Dovaanas is a dungeon created for The Elder Scrolls V: Skyrim for a university course as part of my game design studies. It was created by myself, under the supervision of industry professionals, and focuses strongly on different environmental storytelling techniques. The project lasted for 28 weeks, which includes time for research, concept development, creation of the dungeons as well as several rounds of iterations, and concluded with playtests using surveys.

The challenge of Dovaanas was to tell a compelling story without using any type of written or verbal communication, instead relying only on environmental storytelling. I also only wanted to use existing assets, which I soon discovered made for a combination of restrictions which made my task extremely challenging.

The story of Dovaanas revolves around a single, intelligent dragon. Long ago, the people of the dungeon revered the dragon as a diety and behaved like a cult, occassionally sacrificing prisoners or one of their own to the dragon. The dragon died inside the dungeon, but remains as a reanimated skeleton and attacks the player when they find it. Hidden through small plot points throughout the dungeon are hints towards the dragons demise; one of the cult members revolted against the established traditions and killed the dragon’s baby. The dragon killed the inhabitants of the dungeon in its rage, while also perishing itself.

From this short story sprouted several locations I wanted to show:

  • The sacrificial room, with the sacrifical pit as its focus, as well as room for prisoners, spectators and the ruler of the cult.
  • The dragon’s den, including an exit for the dragon, a small nest and a Word Wall (a type of treasure and the player’s reward).
  • Several common rooms, as well as functional rooms like bedrooms and a pharmascitic’s room, to show how everyday life of the cult was influenced by the dragon.
  • Next, these three layers of the dungeon’s narrative are shown through three different techniques of environmental storytelling. These storytelling techniques are based on the work of Henry Jenkins, titled Game Design as Narrative Architecture. After playtesting, each technique was compared with eachother and evaluated, with the help of my own experiences during development. These three types of storytelling were:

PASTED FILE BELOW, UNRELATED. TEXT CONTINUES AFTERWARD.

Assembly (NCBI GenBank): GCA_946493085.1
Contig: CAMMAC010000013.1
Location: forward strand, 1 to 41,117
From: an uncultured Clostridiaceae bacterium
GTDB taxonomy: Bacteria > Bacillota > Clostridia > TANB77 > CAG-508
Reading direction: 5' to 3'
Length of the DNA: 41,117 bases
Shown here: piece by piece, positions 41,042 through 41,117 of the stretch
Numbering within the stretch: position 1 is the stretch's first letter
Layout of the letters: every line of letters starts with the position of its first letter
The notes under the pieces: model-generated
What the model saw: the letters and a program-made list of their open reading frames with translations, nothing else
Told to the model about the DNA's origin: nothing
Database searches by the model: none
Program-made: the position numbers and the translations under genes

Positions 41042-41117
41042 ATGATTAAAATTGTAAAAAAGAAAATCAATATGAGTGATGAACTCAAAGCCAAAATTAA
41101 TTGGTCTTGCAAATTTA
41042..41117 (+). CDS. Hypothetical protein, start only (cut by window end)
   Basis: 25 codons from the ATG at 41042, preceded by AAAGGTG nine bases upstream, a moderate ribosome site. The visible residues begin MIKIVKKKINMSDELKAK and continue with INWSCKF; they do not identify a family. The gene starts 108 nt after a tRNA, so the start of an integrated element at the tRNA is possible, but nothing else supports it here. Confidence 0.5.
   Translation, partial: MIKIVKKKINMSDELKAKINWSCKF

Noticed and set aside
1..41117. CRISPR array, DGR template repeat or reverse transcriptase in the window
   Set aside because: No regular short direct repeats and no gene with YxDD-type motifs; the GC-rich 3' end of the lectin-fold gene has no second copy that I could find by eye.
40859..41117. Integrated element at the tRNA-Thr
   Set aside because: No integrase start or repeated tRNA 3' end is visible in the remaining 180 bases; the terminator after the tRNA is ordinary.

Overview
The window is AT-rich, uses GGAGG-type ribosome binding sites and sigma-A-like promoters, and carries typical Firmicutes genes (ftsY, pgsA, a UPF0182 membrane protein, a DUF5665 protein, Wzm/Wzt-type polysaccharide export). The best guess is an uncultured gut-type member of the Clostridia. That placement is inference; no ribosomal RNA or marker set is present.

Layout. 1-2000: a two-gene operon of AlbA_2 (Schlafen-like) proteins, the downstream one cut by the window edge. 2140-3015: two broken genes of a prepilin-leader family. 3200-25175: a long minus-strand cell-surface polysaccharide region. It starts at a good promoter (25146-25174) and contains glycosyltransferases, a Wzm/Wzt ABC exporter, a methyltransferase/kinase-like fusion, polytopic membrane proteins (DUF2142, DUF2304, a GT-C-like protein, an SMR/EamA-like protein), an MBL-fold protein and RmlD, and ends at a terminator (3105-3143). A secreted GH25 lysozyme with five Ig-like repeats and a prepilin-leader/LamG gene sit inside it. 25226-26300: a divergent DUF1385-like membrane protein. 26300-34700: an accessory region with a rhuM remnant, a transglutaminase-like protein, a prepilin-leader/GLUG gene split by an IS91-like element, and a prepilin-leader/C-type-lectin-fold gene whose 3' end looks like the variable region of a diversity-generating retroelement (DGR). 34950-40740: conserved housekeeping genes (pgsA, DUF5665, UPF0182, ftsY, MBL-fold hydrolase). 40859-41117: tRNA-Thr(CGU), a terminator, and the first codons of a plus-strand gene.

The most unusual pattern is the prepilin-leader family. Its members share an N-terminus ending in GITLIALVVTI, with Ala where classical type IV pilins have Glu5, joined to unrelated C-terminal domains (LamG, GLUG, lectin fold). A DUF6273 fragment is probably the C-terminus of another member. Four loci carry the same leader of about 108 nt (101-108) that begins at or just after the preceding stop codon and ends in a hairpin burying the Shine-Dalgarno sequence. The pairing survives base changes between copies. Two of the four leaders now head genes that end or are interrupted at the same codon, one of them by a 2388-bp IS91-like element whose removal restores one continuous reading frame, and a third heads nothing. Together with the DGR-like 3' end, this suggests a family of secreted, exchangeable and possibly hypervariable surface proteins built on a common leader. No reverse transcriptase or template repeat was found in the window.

• The Sacrificial Room: Confrontational environmental storytelling (based on “evocative spaces”)
    The room features a single, central setpiece, which is built to very strongly tell one plot point. The rest of the room only serves to strenghten this plot point, and features as little other narrative sub-stories as possible.
  • The Dragon’s Den: Subtle environmental storytelling (based on “embedded narratives”)
    The focus of this room is the dragon and the player’s fight with it, but if the player explores the room on their own accord they learn about the room’s story.
  • The Common Rooms: Layered environmental storytelling (based on “enacting stories”)
    This type of storytelling does not feature one single setpiece or plotpoint, or even a single room. Instead, the designer only uses small hints spread throughout. Attentive players will learn about this area’s story by moving through it and reading the environment.

    Overall, Dovaanas was very well received and graded highly by my peers. Both the sacrificial room and the dragon’s den were a success in terms of gameplay and aesthetics, with both types of storytelling giving valuable results. The common rooms and its layered environmental storytelling were the most difficult to execute on and are the weakest part of the level. Upon evaluation, I realized that this type of environmental storytelling in actually the most commonly used technique in other games; however, because of the nature of Skyrim’s modular level building and due to the restrictions of the project, it was not a success. In other words, there was simply not enough variation in props to use to test this technique well.

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